To further address the catalytic role of Lys169, we investigated the reaction mechanism of glucose phosphorylation catalyzed by the GKK169A mutant employing the QM/MM method. Compared with the optimized structure of GK reagent system, the major difference for the ATP-GKK169A-glucose reaction center is that the –O6H group of glucose doesn't form H-bond with either Oδ1 or Oδ2 atom of Asp205, but forms a strong H-bond with the Oγ3 atom of ATP. This optimized structure implies an alternative path for the glucose phosphorylation as Scheme 2 (Figure 6): the proton of the –O6H group transfers to the Oγ3 atom of ATP while the O6 atom attacks the Pγ atom of ATP, and at the same time the Oβ3―Pγ bond is broken. According to this reaction path, we obtained the structures and energies of reagent (R), transition state (TS), and immediate product (P) by calculating the two-dimensional QM/MM potential energy surface; the distances of R(Oβ3―Pγ) and R(Pγ―O6) were defined as the reaction coordinates. The result is shown in Figure 4. For the TS, R(Oβ3―Pγ) = 2.1 Å and R(Pγ―O6) = 1.9 Å. Remarkably, the calculated potential energy barrier of this reaction path is ΔE = 32.1 kcal/mol, which is ∼14 kcal/mol higher than that of the reaction catalyzed by the wild-type GK. This result indicates that the phosphorylation of glucose could not occur without the assistance of Lys169.

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Figure 6. Reaction mechanism of glucose phosphorylation catalyzed by the GKK169A mutant.

https://doi.org/10.1371/journal.pone.0006304.g006

Discussion

As mentioned above, GK is a key enzyme that phosphorylates glucose and triggers glucose utilization and metabolism. As an attractive drug target for discovering anti-diabetes drug, the importance of this enzyme has been appreciated. However, the unique catalytic mechanism of GK still remains unclear [17], [18]. Several mutants of GK with the MODY phenotype have been identified recently; in particular, it was found that K169N is a naturally occurring mutation (K169N) in MODY [20]. In this study, we have investigated the phosphorylation mechanism of glucose catalyzed by GK, and revealed that Lys169 is a crucial residue for glucose phosphorylation.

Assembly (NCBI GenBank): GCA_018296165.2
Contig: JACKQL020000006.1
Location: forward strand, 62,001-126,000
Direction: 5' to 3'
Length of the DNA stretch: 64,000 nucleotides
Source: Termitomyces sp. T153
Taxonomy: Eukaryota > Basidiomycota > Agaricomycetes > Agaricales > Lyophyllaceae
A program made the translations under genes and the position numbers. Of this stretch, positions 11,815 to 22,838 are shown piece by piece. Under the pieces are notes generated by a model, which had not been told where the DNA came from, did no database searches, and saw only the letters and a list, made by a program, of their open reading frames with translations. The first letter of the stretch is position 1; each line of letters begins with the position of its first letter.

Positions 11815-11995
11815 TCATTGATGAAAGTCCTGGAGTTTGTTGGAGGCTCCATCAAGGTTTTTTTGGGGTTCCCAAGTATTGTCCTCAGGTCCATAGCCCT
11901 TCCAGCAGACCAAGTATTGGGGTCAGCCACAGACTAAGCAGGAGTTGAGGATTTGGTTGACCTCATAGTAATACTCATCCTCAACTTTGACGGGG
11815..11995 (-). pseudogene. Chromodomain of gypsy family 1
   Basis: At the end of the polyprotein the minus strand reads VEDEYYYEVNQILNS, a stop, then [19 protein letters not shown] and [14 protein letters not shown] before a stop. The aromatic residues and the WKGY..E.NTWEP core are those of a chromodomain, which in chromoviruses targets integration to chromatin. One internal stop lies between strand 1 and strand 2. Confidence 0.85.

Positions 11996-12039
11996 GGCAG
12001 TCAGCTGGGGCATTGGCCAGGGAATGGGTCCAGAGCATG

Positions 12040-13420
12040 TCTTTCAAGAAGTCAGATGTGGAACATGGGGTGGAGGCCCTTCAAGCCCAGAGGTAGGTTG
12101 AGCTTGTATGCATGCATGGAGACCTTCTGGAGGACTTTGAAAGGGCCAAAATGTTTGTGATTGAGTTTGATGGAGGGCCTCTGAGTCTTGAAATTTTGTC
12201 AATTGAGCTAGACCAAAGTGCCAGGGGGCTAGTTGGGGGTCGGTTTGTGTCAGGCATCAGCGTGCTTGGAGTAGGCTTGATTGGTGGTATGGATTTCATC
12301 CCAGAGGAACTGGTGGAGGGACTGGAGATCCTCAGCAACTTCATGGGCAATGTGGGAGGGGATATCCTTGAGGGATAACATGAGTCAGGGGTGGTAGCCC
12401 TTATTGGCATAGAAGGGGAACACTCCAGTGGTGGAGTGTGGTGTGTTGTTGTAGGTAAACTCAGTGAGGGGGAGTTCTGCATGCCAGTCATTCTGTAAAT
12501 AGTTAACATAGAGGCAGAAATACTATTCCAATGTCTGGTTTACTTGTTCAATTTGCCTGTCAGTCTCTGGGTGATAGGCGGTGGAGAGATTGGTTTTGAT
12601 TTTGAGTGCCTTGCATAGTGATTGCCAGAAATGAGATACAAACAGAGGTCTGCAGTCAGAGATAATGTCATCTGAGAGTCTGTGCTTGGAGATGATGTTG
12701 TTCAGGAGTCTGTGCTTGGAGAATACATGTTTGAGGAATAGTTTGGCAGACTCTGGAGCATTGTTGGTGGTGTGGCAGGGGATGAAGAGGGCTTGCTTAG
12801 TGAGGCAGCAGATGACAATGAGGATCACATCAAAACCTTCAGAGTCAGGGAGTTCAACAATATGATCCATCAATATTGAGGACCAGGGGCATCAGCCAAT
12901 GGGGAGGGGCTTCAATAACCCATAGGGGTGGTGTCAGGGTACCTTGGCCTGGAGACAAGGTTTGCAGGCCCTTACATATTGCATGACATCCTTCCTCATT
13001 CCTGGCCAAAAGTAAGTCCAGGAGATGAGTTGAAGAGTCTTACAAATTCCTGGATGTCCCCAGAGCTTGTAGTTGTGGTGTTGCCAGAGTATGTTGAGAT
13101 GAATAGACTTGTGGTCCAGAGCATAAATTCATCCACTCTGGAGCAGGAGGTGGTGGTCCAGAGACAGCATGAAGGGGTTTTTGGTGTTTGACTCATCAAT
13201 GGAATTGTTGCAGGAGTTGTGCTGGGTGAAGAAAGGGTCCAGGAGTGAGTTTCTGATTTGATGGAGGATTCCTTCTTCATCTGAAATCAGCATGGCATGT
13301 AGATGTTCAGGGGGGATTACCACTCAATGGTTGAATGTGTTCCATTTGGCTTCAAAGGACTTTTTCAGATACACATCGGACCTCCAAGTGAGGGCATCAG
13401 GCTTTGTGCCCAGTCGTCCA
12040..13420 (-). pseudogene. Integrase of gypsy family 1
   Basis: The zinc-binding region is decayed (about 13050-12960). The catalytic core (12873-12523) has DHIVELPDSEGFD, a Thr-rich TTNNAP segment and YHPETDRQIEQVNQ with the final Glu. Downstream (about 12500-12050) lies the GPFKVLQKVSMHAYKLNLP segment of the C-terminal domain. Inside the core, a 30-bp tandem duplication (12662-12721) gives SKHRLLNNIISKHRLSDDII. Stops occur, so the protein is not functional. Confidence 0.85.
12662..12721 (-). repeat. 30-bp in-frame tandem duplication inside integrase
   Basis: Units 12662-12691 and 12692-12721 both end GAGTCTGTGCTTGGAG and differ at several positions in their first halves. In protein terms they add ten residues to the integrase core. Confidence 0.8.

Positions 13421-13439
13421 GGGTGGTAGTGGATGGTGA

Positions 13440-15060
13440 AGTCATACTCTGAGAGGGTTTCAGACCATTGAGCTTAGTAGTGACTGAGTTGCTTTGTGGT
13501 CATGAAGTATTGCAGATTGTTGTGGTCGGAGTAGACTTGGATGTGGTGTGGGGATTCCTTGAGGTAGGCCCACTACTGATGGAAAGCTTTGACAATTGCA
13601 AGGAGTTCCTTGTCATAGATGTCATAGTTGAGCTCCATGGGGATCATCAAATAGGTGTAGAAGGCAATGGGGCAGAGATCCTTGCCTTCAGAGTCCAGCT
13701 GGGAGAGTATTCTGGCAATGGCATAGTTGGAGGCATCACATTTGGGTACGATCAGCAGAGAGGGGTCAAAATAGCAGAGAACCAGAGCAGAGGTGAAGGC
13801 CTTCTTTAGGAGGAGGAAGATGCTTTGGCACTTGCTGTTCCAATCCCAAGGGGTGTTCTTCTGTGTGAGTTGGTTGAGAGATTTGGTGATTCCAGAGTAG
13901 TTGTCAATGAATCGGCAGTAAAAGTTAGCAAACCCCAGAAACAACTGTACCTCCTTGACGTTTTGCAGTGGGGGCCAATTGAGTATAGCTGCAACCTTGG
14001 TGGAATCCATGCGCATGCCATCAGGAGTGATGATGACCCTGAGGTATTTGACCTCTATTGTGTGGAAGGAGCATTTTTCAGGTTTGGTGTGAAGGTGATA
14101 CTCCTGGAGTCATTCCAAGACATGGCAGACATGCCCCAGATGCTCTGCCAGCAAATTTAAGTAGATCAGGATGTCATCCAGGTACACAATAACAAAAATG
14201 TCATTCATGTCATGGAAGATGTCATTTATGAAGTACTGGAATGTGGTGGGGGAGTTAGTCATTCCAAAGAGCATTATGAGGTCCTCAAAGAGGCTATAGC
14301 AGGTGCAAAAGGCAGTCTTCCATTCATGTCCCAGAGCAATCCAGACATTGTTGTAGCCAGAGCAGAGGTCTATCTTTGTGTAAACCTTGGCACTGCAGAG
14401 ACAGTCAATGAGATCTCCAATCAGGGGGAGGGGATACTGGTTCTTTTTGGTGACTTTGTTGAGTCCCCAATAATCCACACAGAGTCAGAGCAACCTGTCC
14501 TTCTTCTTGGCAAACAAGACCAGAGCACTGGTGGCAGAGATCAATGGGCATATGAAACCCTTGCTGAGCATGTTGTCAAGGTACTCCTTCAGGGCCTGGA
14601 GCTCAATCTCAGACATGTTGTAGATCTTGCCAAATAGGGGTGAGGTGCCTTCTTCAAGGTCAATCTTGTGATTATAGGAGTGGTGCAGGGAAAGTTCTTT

By using molecular modeling and simulation methods, we constructed a 3D structural model for the complex of GK with ATP, glucose and Mg2+ (GMAG complex). This structural model is more reliable than previously published models [22][27], [36] because it was constructed based on the crystal structures of human GK. In particular, this model provides a more realistic reaction environment for the phosphorylation of glucose. The validity of the structural model of GMAG was confirmed by the agreement between the available experimental mutagenesis and enzymatic data for GK and the important interactions of GK with ATP, glucose and Mg2+ identified through computation [20], [30][34].

Both ATP and glucose interact with the residues lining the binding pocket of GK through H-bonds (Figure 2). Among these residues, Lys169 plays a significant role, because it forms H-bonds with both ATP and glucose. This indicates that Lys169 contributes to the binding of GK with either ATP or glucose or both. Computational simulations demonstrated that both ATP and glucose are able to bind to the wild-type GK, and neither ATP nor glucose can bind to the GKK169A mutant (Table S2). Indeed, the experimental mutagenesis and enzymatic kinetic assay validated the computational prediction, i.e. the mutant of K169A could not bind to ATP and glucose and its enzymatic activity is completely lost (Table 1).

The QM/MM calculations on the mechanisms of glucose phosphorylation catalyzed by both GK and GKK169A mutant further revealed the role of Lys169 in catalysis. During the phosphorylation process of glucose, in addition to enhancing the binding of ATP and glucose with GK, Lys169 also acts as a general acid catalyst, providing a proton to protonate the Oγ3 atom of ATP; at the same time Asp205 acts as a general base catalyst, extracting the proton from the –O6H group of glucose (Scheme 1). On the other hand, ATP and glucose bind to the GKK169A mutant with a different model than with the wild-type GK (Figures 3 and 4), whereby the phosphorylation of glucose adopts a different mechanism (Scheme 2). The QM/MM calculated activation energy of Scheme 2 is ∼14 kcal/mol higher than that of Scheme 1. This suggests that the GKK169A mutant has significantly reduced catalytic activity than its wild-type form. The calculated result is in good agreement with our mutagenesis data (Table 1). Moreover, the QM/MM result also indicates that Asp205 of GK loses its function as a general base catalyst in the glucose phosphorylation when Lys169 is absent (Figure 4).